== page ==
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The Brits hope the 'spending round' deals them out of economic woe

The British have high hopes for a new strategy on how to lift the United Kingdom out of economic despair.

On Sunday night, Chancellor of the Exchequer George Osborne and his government ministers signed off on a ₤11.5 billion ($17.7 billion)  deal on how to slash budgets by 2015-2016. He announced it on Twitter. "With thanks to all my cabinet colleagues and (the) hard work of (the) Treasury team, today we've settled all departments ahead of the spending round," the Tweet read.

The reductions are part of Prime Minister David Cameron's controversial austerity measures.

For the last two years, Cameron has fully believed cutting government departments while raising certain taxes is the only way out of Britain's economic slump. Problem is, everyone from the International Monetary Fund to Nobel prize winning economist Paul Krugman have warned against austerity measures. They have been disastrous in Greece, Spain and Portugal.

But now that the cutting is done, Osborne says it is time to spend, spend, spend. On Wednesday he's expected to announce a comprehensive infrastructure spending plan.

"How do we spend the money we all pay in taxes?" Osborne asks in a handy cartoon YouTube video

"What do we prioritize and how do we make sure Britain is on the right path so we aren't spending money we don't have? Those are the questions I'll answer on June 26 in what is known as the 'spending round,' this is where we allocate spending across departments for 2015-2016."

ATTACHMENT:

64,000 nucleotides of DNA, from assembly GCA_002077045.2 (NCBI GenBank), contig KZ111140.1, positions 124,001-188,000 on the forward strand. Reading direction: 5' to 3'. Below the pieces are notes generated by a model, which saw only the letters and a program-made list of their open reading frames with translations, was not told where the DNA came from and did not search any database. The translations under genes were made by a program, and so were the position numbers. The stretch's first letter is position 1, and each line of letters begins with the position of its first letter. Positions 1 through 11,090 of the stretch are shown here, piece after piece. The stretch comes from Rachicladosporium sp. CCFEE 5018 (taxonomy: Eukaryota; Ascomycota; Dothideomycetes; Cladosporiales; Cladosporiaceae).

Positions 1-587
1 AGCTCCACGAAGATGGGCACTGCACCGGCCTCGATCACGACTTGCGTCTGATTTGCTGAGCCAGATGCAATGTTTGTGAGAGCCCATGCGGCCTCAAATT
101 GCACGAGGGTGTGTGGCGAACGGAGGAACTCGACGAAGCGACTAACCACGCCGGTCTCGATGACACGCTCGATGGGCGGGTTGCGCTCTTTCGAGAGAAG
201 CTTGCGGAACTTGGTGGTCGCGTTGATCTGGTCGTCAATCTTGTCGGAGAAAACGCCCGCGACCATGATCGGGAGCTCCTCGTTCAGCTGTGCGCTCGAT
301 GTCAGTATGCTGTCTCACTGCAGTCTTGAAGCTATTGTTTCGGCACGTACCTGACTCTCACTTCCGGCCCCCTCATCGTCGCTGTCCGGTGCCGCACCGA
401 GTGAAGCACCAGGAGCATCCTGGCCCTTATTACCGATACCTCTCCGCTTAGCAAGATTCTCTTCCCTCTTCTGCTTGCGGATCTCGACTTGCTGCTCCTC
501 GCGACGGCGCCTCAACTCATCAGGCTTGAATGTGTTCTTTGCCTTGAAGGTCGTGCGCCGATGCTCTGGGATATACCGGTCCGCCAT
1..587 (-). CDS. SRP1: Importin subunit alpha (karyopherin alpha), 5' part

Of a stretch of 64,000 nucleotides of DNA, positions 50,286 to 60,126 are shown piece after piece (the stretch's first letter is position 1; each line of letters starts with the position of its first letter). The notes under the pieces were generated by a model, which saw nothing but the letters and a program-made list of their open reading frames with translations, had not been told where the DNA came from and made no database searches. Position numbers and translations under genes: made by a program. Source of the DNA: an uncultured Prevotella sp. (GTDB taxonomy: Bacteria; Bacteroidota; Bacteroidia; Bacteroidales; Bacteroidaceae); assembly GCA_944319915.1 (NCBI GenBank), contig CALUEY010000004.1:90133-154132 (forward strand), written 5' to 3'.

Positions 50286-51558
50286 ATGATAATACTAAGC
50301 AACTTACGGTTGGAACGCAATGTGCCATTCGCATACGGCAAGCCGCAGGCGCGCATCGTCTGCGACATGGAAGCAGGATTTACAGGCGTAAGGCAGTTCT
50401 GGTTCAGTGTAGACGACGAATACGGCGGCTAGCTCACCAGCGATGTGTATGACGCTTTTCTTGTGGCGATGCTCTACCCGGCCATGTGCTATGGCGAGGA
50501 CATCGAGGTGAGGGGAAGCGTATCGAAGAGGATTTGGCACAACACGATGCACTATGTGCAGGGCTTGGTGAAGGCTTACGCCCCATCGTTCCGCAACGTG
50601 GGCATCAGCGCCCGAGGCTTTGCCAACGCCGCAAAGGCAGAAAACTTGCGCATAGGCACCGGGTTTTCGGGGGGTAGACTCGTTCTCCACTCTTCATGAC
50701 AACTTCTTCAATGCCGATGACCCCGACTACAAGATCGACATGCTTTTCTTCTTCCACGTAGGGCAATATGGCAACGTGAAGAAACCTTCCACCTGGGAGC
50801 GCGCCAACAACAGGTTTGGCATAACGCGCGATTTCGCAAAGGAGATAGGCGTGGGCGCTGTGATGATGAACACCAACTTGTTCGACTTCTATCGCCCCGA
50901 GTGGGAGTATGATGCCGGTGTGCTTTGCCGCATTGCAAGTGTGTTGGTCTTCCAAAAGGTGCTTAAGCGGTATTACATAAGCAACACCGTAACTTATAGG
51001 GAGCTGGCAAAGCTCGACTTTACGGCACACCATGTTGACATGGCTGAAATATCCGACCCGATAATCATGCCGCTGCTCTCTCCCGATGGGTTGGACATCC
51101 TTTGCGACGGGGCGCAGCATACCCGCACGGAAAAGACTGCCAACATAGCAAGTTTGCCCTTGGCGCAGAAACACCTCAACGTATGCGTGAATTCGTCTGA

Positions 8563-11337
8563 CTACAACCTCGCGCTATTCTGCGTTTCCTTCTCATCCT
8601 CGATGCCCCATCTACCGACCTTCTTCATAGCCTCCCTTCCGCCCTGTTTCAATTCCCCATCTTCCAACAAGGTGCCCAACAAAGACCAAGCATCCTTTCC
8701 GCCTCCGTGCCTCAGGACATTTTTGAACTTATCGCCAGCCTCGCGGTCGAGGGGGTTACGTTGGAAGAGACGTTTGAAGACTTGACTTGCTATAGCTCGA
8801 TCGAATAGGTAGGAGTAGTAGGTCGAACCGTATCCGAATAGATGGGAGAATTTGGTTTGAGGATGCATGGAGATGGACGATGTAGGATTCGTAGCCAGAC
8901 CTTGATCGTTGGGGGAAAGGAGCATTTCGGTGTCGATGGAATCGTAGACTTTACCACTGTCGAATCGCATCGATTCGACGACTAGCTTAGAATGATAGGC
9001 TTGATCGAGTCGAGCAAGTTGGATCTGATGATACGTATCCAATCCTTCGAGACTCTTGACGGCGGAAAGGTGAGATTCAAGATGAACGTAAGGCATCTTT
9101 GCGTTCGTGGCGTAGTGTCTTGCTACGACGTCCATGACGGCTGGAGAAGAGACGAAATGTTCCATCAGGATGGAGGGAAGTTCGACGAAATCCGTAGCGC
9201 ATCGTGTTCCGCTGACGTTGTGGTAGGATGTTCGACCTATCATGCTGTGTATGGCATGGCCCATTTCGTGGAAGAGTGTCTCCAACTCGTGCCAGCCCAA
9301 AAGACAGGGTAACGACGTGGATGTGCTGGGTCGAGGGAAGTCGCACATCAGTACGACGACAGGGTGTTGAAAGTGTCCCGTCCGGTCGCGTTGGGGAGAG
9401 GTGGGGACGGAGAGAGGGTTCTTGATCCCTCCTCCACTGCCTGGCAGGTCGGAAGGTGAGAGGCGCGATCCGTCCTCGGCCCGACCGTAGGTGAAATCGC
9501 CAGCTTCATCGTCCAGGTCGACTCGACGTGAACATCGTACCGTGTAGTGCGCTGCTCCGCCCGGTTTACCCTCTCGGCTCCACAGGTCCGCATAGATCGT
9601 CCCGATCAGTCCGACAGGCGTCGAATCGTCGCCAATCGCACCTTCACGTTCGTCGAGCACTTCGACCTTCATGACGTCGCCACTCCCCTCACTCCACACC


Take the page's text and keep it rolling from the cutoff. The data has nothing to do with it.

That year, Britain will raise ₤660 billion but it will spend ₤745 billion. The difference of nearly ₤90 billion will have to be borrowed and added to the overall debt.

"My job is to bring down the deficit so this country starts to live within it's means," Osborne said in the video. "Doing that means making some tough choices."

The welfare bill will be cut by ₤3 billion by 2015. However, Osborne said the education and health systems will be spared budgetary pain. But in order to stay on the "path" of deficit reduction, Britain must find another ₤11.5 billion in savings.

These are interesting times in the United Kingdom. Brits will be going to the polls in 2015 and now they've got two big decisions to make. One, did those austerity cuts work? Two, should the Conservatives be given a mandate to hold a referendum on Britain remaining in the European Union?

 Tanya Talaga is the Star's global economics reporter. Follow her on Twitter @tanyatalaga


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